Friday, July 17, 2009

Our New Tenants

My husband, Craig, and I both bought one-bedroom condos in 2005.  We both purchased condos, not aware of the fact that we would earn the honor of having purchased them at the height of the market.  When we got married last June, we had more mortgages than we knew what to do with and more stuff than we could ever fit in a one-bedroom apartment.  We have downsized again, and we have found ourselves comfortable in his one-bedroom condo in Alexandria.  It has become our home over the last year.

In the meantime, we have been renting my old condo in Columbia Heights.  We were fortunate to have an amazing tenant this past year, a military officer who spends more time on the road than he does in DC.  Nothing has broken.  The rent has been paid early each month.  I only saw him twice - when he signed the lease and when he returned the keys last week.

During the last several weeks, Craig and I have been looking for a new tenant.  It was so easy to find our last tenant.  One advertisement in Cragslist led to two applications almost immediately.  Things have been a little more difficult this time around.  Just when we were putting the condo on Craigslist, several random acts of violence took place in the neighborhood.  Columbia Heights became a regular headline.  This particular article caught the attention of a young couple who wanted to move into my old home.

The young woman sent me an email, letting me know how much she and her boyfriend love the condo but how they were now uncertain about the neighborhood.  They asked for another week to consider.

Five days later, the phone rang.  It was her.  She shared with me how they had done their homework and were ready to sign a lease.  I met with her later that afternoon to learn that they had emailed our local Councilman to ask him what he is doing about crime in the neighborhood.  They had walked the streets of the neighborhood from 9:00 - 11:00 one night.  They had talked with individuals coming out of our building.  And, they had stopped a local police officer to learn his views on what was happening.  After all of this work, they discerned that they wanted to live in Columbia Heights.

As she was signing the lease she said to me, "There seems to be so much work to be done - so much need.  How do you suggest we get involved?"

I was blown away by her question.  I was humbled almost to my knees.  I suggested that she try a few of the churches in the neighborhood, letting her know that the Unitarians down the street, along with the Baptists, were trying to work hard.  I shared with her how many of the Church of the Saviour ministries are right down the street - less than four blocks from where she will be living.  

And, I keep thinking about her question.

What would it look like for every church to be asking this question, asking how we are called to get involved in our communities - how we are called to be part of the solution to crime, violence, decay, poverty, homelessness, etc.?  What if every business in the community started to ask the same questions?  And, then, what if the residents did the same thing?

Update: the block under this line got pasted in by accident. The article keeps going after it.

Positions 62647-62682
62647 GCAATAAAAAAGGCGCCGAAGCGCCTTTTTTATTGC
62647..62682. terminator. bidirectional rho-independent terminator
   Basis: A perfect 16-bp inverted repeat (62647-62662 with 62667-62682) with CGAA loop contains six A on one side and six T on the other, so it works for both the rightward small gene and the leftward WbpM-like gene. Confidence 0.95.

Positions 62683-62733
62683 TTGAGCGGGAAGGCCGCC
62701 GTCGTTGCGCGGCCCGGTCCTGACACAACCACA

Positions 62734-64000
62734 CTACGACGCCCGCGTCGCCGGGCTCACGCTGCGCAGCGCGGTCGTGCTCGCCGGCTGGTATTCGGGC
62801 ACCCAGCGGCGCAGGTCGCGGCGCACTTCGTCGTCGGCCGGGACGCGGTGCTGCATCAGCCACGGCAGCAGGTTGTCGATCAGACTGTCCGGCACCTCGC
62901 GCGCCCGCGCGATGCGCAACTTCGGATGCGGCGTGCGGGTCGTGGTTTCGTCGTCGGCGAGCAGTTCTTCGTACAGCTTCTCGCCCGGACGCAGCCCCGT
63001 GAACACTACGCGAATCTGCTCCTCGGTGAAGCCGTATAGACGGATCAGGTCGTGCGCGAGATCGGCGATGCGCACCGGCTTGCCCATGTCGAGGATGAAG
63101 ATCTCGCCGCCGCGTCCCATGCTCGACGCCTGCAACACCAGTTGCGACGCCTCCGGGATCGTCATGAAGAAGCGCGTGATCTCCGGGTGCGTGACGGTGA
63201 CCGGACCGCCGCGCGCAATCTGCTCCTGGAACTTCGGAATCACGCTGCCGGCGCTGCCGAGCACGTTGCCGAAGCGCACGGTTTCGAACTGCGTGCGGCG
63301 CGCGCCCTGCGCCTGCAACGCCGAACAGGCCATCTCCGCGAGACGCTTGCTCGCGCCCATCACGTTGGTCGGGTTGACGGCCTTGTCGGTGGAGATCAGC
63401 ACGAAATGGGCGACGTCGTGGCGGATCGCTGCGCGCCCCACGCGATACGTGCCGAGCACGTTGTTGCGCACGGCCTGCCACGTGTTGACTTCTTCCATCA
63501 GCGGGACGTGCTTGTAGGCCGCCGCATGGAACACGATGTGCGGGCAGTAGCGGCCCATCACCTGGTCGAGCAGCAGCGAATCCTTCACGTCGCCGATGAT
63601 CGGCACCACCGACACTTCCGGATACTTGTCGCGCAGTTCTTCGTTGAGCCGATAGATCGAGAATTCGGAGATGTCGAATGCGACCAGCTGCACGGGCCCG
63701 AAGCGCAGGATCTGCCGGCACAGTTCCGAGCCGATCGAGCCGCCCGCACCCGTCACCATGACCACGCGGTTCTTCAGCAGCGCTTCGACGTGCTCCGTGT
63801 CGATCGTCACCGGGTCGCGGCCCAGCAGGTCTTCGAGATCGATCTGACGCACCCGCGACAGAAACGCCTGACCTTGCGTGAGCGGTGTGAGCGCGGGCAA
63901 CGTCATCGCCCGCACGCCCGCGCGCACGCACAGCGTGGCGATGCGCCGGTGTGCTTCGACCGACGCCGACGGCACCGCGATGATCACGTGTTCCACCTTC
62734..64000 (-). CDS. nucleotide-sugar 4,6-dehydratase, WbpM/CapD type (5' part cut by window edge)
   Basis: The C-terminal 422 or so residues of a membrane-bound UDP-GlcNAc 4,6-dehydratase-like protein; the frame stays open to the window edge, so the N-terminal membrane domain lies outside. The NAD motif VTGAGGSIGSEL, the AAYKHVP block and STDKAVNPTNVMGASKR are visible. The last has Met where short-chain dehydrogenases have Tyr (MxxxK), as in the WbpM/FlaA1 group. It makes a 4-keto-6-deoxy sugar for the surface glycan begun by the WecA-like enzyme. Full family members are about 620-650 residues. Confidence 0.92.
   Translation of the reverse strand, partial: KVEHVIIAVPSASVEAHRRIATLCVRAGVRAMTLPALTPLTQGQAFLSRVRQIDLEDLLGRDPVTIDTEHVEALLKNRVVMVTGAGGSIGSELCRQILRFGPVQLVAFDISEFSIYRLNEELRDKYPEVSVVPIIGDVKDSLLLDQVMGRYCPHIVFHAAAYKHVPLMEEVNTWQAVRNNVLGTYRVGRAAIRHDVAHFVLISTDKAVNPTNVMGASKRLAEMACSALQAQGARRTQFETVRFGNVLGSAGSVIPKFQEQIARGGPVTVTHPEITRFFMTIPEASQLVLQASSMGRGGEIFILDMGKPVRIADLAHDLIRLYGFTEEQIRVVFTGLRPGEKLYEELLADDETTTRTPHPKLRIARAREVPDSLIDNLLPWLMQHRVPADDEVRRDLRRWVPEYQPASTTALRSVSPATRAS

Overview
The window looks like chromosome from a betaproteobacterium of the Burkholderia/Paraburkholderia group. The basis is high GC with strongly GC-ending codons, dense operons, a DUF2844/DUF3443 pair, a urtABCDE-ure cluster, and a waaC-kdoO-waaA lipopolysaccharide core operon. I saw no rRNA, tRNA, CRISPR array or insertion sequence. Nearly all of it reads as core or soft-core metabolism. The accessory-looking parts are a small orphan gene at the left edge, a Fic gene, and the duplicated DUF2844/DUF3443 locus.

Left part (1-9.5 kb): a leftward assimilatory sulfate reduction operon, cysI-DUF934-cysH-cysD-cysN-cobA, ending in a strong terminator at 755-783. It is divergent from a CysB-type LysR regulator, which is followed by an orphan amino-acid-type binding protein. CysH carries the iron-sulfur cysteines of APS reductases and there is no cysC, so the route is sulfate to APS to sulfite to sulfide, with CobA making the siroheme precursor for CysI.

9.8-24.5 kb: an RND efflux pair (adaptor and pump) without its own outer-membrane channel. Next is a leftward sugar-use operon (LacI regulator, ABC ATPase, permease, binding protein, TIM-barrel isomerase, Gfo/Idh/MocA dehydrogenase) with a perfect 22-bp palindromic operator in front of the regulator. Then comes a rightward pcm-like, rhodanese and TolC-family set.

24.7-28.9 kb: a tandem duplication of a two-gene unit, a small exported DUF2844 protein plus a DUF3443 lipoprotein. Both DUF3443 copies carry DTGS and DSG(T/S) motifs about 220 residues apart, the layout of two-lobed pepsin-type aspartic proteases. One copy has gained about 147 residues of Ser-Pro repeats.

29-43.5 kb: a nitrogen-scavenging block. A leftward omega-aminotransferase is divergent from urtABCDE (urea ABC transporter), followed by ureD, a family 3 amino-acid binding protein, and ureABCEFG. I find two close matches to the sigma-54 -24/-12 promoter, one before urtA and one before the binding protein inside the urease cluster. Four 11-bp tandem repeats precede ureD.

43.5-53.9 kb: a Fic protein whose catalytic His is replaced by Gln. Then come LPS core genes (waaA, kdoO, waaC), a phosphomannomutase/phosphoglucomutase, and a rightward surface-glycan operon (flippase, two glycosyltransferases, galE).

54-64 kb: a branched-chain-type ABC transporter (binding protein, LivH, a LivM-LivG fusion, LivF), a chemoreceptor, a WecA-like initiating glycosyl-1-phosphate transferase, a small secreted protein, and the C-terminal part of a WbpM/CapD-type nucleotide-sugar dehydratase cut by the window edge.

I have this vision for our church's neighborhood - for the Mount Vernon Place neighborhood in Washington, DC.  I visualize a community of people working together - the Washington Convention Center, the people who occupy the old Carnegie Library, the Renaissance Hotel, the business people who work in 901 New York Avenue, the Embassy Suites, the people who will soon occupy 901 K Street, the residents of 1010 Mass, the people who live in the CityVista complex, Mount Vernon Place United Methodist Church, and the unhoused population all around us.  I have this vision for what might happen if we all started asking the question, "There seems to be so much need around here.  How do you suggest that we get involved in the neighborhood?"

Imagine!  Imagine with me the possibilities.  There are so many resources, so much wealth, so many gifts, so many people, so many possibilities.  Imagine what might happen if we really took an interest in the place where we spend our work days, the place where we go to church, the place where our bodies sleep at night, the place that provides our paycheck.  Imagine what might happen if we saw all of the needs of the city as not someone else's problem but as part of our calling - part of our responsibility.

God, help us to ask the right questions.  And then, please, please give us courage to not only hear you but to obey you when you respond.  You're scaring the hell out of me by what you are doing - by the questions you are forcing me to ask and the questions our congregation is asking.  But, I cannot wait to see what is going to happen in this place.  It is so clear to me that you are at work - in abundant ways.  Help me - help us - not to be afraid of what might happen but to fully and faithfully trust you and then follow you, laying down our needs in order to pick up your cross again.  Amen.

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